Stuart Allie, your requirements are almost the exact description of the Lowe Alpine Zepton 50.
Dyneema, no mesh pockets - actually my main complaint about this pack was the tightish side fabric pockets, but reading your requirements makes me realize that maybe Lowe wasn't as stupid as I thought with their smooth stretch fabric pockets.
Major downside: only two sizes, the standard men's and the hd women's.
This is a true 50 liter pack, not 50 liters like others claim by adding up all their pockets etc. Good weight control, pack actually supports the weight, you don't need to use the weight to support the pack like some of the UL framed packs I've looked at, can handle I think up to 35 pounds. 30 pounds felt to me quite decent, not that bad, so could see going with 5 more at the start of a trip if required re food or water needs. I did a first test with this pack last week in Big Sur on an 8 day trip, which has some major scrub and brush, tight trails, etc (well, it does if you hike out of where everyone else always ends up...).
The best part: true frame, no playing with padding etc, weighs 2.5 pounds, handles weight quite well, stands a bit off back, feels like nothing in 90 degrees facing sun on 3000 foot climb. Lowe is good at what they do, the major drawback to this one is your torso has to more or less fit, either be longish, like mine, or super short. I got it, to make matters even more superb, at Any Mountain on sale at $120, minus a 20% discount on one item for signing up as a member. Of all the new gear I bought for this trip, this was by FAR the most superior and un-disappointing product I got. But Lowe has always been pretty good at this game. Very good shoulder straps, very good hip belts, I read people complaining about the mesh liners but I believe that was a case of user error or improper setup, I found nothing of that sort of problem.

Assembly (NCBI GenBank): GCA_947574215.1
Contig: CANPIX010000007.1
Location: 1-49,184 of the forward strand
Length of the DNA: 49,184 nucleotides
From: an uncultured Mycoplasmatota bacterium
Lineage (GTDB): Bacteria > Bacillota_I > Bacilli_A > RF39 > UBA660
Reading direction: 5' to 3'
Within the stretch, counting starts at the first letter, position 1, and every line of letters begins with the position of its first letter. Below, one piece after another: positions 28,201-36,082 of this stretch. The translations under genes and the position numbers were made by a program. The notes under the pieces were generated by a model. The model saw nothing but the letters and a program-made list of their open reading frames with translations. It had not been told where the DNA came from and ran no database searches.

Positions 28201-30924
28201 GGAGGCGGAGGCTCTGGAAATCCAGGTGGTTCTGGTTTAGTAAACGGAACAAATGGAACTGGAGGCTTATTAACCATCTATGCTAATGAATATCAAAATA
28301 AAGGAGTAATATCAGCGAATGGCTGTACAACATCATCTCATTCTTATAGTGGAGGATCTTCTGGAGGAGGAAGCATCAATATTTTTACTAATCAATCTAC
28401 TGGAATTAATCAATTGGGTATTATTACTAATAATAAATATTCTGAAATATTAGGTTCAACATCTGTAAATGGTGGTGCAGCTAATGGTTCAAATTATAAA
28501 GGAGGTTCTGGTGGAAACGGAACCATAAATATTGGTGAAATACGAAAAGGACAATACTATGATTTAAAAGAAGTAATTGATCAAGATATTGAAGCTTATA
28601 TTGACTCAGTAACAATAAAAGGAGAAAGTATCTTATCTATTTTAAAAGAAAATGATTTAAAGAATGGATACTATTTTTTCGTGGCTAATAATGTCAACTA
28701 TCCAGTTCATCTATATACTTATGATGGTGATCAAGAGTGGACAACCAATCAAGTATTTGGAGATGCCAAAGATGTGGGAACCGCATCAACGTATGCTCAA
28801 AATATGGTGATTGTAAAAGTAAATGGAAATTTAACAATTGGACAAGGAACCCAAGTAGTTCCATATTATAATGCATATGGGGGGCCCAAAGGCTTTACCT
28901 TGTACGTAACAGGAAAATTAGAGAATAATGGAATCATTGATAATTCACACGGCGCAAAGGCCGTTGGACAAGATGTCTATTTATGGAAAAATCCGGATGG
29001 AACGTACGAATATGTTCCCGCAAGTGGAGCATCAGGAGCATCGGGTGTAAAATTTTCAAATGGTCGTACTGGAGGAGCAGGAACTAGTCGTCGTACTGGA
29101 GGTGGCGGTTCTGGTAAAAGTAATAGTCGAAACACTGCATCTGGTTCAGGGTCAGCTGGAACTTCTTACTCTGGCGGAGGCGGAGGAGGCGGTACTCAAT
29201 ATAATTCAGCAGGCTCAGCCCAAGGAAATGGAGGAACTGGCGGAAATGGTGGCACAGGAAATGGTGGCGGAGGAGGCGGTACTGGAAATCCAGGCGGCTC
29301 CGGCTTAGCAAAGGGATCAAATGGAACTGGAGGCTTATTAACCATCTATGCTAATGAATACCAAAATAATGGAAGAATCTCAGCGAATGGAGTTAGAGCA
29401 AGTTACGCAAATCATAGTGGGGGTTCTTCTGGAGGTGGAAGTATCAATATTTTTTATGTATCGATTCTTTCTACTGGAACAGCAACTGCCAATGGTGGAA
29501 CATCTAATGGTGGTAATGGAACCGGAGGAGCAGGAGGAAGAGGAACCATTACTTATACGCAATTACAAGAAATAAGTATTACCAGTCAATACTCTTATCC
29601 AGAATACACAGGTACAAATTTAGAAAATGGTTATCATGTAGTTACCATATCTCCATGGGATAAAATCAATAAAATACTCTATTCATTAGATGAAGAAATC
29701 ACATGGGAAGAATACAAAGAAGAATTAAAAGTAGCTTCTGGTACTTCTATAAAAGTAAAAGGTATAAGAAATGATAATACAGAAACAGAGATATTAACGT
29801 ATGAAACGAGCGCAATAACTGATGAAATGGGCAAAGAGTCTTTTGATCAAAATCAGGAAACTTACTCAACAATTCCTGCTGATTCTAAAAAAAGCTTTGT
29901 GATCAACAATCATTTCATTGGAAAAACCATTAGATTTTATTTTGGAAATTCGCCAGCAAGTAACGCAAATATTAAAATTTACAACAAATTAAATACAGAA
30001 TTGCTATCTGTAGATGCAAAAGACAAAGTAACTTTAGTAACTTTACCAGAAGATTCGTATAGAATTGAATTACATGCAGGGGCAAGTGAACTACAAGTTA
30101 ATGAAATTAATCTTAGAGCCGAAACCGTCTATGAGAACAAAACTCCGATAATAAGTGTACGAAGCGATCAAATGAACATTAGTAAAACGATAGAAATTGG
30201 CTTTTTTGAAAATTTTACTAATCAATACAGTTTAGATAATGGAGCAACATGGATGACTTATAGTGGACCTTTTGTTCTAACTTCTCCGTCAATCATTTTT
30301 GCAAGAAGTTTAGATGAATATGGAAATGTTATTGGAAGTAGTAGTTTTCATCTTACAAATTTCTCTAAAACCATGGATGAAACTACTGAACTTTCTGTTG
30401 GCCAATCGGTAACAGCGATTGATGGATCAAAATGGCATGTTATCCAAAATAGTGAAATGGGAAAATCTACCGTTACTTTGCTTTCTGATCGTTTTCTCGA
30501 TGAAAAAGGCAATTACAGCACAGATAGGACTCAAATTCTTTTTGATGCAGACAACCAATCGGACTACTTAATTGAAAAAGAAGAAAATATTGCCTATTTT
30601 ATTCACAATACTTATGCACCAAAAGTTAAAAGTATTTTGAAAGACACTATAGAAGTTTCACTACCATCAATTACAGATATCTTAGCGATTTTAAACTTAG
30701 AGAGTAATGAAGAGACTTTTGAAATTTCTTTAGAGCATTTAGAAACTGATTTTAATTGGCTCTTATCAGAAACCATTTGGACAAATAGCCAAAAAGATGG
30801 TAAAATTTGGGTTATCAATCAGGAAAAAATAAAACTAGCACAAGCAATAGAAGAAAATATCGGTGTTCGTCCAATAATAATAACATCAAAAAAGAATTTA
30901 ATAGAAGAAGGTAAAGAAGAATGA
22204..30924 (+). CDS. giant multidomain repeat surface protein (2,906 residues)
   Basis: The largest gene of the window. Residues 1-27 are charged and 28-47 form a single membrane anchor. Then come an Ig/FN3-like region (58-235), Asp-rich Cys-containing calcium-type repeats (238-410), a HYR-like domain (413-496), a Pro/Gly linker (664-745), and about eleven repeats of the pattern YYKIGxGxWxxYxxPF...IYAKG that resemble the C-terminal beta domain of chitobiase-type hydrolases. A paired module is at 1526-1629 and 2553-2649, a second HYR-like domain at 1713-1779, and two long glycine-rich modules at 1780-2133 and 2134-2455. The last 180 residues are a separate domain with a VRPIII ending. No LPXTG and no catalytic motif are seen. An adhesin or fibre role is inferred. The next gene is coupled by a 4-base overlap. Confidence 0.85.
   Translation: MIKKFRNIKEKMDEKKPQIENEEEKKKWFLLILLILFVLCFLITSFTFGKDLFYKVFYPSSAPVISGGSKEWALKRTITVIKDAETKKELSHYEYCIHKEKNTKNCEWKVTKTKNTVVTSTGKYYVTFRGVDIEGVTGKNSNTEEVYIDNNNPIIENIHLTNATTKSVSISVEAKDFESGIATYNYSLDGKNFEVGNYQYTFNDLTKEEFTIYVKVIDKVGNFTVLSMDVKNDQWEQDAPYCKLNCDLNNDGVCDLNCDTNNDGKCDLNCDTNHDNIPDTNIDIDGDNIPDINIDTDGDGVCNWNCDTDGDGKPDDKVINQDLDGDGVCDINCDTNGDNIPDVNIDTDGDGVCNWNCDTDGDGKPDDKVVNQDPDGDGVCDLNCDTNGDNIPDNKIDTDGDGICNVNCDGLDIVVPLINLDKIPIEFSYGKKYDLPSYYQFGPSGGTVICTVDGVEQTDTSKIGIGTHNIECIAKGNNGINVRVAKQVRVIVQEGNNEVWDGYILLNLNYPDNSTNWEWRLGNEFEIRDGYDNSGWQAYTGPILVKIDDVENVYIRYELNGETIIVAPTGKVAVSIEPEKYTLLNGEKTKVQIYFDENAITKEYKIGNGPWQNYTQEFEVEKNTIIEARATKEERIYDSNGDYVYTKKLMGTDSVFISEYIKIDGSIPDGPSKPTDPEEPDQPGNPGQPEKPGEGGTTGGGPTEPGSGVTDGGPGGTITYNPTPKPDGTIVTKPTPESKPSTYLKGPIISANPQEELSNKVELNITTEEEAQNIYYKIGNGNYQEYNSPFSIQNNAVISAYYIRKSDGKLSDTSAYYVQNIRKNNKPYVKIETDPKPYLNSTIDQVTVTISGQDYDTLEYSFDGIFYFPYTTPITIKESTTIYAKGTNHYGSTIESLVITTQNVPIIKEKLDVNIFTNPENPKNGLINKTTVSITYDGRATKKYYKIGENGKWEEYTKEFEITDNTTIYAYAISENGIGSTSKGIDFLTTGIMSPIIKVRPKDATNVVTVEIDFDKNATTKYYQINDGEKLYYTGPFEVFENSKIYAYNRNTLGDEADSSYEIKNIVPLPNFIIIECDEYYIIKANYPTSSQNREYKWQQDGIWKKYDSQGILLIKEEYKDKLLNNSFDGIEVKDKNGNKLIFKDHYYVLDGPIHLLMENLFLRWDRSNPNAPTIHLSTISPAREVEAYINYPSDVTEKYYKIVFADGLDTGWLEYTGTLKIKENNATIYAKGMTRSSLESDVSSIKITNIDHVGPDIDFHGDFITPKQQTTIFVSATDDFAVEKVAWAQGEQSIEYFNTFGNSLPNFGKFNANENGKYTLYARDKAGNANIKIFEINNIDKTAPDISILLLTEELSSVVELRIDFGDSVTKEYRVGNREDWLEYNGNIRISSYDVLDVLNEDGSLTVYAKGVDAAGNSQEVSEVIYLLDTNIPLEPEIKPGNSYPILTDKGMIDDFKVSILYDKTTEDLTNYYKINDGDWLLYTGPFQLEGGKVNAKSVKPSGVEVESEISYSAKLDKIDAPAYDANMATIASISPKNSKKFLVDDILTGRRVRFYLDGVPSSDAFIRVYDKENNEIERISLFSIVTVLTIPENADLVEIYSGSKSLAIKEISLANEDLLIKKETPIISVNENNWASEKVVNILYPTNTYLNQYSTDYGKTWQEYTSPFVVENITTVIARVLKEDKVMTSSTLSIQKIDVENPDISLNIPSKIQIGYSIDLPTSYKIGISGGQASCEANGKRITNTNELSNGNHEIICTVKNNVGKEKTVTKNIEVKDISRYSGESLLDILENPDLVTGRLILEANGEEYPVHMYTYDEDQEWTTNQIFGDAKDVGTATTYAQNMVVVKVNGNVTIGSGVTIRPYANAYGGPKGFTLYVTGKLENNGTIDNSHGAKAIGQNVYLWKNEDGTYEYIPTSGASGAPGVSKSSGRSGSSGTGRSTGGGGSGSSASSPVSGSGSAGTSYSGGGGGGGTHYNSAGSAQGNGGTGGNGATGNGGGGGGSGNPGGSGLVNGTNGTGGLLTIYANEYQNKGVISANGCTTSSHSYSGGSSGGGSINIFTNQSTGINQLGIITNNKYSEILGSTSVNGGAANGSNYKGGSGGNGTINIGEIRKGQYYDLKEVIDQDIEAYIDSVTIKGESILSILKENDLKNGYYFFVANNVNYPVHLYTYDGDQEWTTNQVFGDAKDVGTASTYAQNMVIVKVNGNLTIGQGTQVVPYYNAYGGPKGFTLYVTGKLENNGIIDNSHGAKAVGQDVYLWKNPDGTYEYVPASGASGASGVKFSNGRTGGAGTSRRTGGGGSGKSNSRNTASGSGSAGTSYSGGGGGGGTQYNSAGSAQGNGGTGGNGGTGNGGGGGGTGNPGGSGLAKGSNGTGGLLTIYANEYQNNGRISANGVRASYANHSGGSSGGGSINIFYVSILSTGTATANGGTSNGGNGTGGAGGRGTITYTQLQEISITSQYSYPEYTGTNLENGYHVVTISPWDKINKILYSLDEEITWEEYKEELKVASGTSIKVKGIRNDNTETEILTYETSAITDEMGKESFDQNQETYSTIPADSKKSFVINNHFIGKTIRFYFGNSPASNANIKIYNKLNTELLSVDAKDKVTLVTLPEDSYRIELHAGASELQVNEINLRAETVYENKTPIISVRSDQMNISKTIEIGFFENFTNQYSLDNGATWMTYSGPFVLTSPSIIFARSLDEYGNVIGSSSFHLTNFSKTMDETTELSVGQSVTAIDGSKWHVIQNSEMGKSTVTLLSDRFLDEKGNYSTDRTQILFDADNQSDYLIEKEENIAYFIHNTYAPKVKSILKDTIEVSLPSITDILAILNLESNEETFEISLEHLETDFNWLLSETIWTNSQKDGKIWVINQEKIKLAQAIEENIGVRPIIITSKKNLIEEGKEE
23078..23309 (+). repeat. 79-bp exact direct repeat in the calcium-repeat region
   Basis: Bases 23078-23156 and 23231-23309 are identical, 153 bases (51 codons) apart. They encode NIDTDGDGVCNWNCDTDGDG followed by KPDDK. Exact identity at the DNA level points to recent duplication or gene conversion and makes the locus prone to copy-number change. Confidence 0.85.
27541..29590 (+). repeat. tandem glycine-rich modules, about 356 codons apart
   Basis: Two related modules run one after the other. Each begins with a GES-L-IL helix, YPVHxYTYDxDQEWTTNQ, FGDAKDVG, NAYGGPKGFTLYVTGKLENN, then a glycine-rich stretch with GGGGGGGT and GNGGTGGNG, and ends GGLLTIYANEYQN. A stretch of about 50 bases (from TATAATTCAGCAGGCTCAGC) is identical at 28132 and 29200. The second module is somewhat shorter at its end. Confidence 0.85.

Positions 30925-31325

This pack might not get you the cool UL cred but I can tell you I saw exactly zero UL types where I went over 8 days....
I did not worry about taking this pack off trail, hitting tight overgrown chapparel bushes, etc. I actually added some z-packs stretch cord to the back so I could dry stuff when I walked, though I wouldn't put anything there when going through the more tough chapparel areas, that won't work. (major props to z-packs for their bear/raccoon bagging cord, bear bag rock pouch, and mini locks and cords/connectors, good stuff there... that cord came in handy fixing some funky broken stuff I ended up with too)
The one thing I had to tweak was the bend of the top part of the wire frame, which had a bend that was too sharp for my back, so it poked me, but I just pulled out the frame wire a bit and stepped on it until it unbent a bit, that is some tough wire/frameing material by the way, took a bit of force to get that kink a bit less extreme, after that, zero issues.
Oh, I should add, I am absolutely NOT an UL or SUL backpacker, though I'll use any of their gear or methods that make sense to me. I'm firmly in the 'Light' backpacker camp.